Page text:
Archive

Archive for September, 2015

Windows-like keyboard shortcuts in Linux Eclipse

I have worked with Windows as my main development platform since Windows 3.1 and the keyboard shortcuts are hardwired by now. Unfortunately Microsoft has failed utterly. In my opinion Windows 7 is the pinnacle from a usability standpoint, Windows 8 was a disaster and Windows 10 is not that much of an improvement. It is time to move on, in particular as Microsoft seems determined to spy on customers.

Java is cross-platform, so I can use Linux. It works well and bash is great, but the keyboard shortcuts are plain wrong. Fortunately there is a solution. For example, to expand a treeview in Eclipse StackOverflow recommends this for GTK 2:


binding "gtk-binding-tree-view" {
    bind "j"        { "move-cursor" (display-lines, 1) }
    bind "k"        { "move-cursor" (display-lines, -1) }
    bind "h"        { "expand-collapse-cursor-row" (1,0,0) }
    bind "l"        { "expand-collapse-cursor-row" (1,1,0) }
    bind "o"        { "move-cursor" (pages, 1) }
    bind "u"        { "move-cursor" (pages, -1) }
    bind "g"        { "move-cursor" (buffer-ends, -1) }
    bind "y"        { "move-cursor" (buffer-ends, 1) }
    bind "p"        { "select-cursor-parent" () }
    bind "Left"     { "expand-collapse-cursor-row" (0,0,0) }
    bind "Right"    { "expand-collapse-cursor-row" (0,1,0) }
    bind "semicolon" { "expand-collapse-cursor-row" (0,1,1) }
    bind "slash"    { "start-interactive-search" () }
}
class "GtkTreeView" binding "gtk-binding-tree-view"

And this for GTK 3:


@binding-set MyTreeViewBinding {
    bind "Left"     { "select-cursor-parent" ()
                      "expand-collapse-cursor-row" (0,0,0) };
    bind "Right"    { "expand-collapse-cursor-row" (0,1,0) };
}
GtkTreeView {
    gtk-key-bindings: MyTreeViewBinding;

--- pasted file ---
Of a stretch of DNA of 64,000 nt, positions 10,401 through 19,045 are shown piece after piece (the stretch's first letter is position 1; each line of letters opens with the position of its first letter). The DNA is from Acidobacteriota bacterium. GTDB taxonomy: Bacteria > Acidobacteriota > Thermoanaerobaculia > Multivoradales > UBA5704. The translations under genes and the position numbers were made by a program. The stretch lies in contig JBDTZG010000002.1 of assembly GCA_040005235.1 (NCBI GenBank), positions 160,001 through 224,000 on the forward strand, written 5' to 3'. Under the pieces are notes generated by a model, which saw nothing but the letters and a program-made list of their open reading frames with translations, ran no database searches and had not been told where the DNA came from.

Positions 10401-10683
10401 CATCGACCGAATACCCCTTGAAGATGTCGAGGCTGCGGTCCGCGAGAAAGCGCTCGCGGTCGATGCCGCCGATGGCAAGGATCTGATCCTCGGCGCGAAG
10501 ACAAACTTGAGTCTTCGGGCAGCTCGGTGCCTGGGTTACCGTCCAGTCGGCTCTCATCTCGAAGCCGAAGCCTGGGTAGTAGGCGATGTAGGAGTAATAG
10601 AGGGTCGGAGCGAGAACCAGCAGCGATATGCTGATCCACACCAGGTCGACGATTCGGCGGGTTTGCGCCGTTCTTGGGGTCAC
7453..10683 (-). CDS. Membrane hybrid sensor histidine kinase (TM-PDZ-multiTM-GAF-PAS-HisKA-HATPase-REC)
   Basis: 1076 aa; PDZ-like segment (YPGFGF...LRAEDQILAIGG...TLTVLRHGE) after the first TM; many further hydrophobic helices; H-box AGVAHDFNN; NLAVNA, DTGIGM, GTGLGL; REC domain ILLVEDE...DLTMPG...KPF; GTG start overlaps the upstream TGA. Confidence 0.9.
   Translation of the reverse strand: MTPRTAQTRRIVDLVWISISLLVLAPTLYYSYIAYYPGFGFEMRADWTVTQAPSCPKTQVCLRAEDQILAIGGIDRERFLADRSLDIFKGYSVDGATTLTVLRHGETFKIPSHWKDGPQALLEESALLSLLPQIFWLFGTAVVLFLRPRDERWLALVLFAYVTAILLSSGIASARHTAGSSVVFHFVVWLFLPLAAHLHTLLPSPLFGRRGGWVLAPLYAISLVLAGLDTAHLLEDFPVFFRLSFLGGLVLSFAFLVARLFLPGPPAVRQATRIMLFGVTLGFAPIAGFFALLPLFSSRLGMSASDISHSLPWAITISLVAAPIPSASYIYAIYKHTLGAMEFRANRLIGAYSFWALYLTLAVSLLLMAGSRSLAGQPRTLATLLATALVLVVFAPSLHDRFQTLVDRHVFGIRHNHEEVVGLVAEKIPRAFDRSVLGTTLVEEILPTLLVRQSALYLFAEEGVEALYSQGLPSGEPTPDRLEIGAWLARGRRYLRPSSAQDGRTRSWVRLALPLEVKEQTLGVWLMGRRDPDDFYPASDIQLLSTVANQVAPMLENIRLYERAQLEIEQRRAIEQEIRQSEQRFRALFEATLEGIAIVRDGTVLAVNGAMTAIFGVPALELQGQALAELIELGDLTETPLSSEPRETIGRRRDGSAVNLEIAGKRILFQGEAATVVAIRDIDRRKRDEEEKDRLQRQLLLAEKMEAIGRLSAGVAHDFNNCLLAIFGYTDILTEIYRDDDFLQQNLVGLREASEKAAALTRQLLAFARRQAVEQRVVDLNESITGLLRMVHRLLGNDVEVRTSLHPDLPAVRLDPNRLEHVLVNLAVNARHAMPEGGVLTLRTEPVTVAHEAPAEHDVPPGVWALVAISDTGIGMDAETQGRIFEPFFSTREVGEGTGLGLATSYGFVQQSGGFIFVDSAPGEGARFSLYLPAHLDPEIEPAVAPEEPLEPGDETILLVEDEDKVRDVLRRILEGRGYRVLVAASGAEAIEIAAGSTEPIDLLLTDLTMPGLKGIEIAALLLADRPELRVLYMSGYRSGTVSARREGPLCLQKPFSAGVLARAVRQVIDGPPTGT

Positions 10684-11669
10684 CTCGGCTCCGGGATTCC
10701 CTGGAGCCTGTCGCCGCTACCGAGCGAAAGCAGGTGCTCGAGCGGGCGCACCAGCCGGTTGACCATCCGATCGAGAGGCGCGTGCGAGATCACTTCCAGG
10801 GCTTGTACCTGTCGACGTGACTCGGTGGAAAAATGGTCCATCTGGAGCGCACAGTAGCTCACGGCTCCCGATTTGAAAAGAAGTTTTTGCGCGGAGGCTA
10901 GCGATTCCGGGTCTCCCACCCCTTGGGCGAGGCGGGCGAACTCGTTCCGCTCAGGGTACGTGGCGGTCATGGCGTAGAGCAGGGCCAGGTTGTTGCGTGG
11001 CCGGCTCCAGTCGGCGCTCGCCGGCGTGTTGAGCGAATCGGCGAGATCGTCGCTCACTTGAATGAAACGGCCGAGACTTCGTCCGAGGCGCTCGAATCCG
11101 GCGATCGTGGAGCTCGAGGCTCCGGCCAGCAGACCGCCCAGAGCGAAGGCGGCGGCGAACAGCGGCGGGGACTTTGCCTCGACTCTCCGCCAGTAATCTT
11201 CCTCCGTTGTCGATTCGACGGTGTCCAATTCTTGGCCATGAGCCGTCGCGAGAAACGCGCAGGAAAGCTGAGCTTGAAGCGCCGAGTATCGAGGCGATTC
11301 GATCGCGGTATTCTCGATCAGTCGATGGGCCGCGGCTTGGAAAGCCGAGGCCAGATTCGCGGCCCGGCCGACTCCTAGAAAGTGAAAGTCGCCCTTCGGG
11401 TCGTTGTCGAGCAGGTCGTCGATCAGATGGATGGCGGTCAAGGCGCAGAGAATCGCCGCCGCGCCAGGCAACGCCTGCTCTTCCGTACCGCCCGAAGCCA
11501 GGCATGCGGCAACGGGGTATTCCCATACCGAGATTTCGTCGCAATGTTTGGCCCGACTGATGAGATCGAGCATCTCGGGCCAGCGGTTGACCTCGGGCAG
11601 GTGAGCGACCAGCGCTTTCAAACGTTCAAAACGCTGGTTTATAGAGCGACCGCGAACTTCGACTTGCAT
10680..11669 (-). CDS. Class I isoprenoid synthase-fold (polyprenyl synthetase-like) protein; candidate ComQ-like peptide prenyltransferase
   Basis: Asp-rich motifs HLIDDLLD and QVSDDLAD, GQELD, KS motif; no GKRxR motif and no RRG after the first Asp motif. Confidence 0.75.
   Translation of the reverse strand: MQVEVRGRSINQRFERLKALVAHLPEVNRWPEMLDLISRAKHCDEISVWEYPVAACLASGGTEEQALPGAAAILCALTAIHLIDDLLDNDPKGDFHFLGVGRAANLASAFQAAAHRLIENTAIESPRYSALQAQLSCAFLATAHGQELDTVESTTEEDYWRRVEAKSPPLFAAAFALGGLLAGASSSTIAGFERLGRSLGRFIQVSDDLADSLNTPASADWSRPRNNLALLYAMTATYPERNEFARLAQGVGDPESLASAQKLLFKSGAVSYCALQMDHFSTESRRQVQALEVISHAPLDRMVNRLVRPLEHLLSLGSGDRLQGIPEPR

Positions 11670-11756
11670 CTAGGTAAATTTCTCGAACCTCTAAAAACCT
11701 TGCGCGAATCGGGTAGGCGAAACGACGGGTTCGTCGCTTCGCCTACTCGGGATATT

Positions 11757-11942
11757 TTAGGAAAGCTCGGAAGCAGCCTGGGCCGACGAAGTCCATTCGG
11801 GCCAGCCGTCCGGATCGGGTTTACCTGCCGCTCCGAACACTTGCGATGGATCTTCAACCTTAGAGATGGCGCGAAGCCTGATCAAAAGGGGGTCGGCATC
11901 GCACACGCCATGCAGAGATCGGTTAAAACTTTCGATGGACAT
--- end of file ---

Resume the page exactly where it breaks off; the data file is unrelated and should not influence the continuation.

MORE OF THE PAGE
}

With Ubuntu the files to edit are found below /usr/share/themes.

Advertisements
Categories: Java, Linux, Windows

Beware of ActiveMQ with JDBC persistence

ActiveMQ (and Red Hat’s AMQ derivative) is gaining ground. Many companies that need high availability already have highly available databases, so it makes sense to use ActiveMQ in a master/slave configuration with a JDBC message store. A bit slower than KahaDB or LevelDB, but simple to configure and very safe. Or is it? Well, it depends.

ActiveMQ really has two different message stores: one for normal messages and one for scheduled messages. For normal persistent messages it is possible to use KahaDB, LevelDB or JDBC. For scheduled messages there are only two alternatives: KahaDB and in-memory. So, if you have a highly available master/slave configuration with a JDBC backend for normal messages, all scheduled messages will be lost when the master dies, as they are stored in the local file system or in memory.

Scheduled messages are seldom used, so perhaps this is trivial? Unfortunately not. Most applications want to redeliver failed messages a few times before relegating them to a DLQ. ActiveMQ supports redelivery, but under the hoods it is implemented using scheduled messages. In other words all messages waiting for redelivery are lost at failover unless the job scheduler store is highly available, which means a highly available KahaDB store. Installations that use JDBC don’t do HA KahaDB.

In other words, take care when using ActiveMQ or AMQ with a JDBC backend! Normal messages are safe, but some are likely to be lost at failover. Is that acceptable?

A documentation bug has been filed for this.

Categories: Java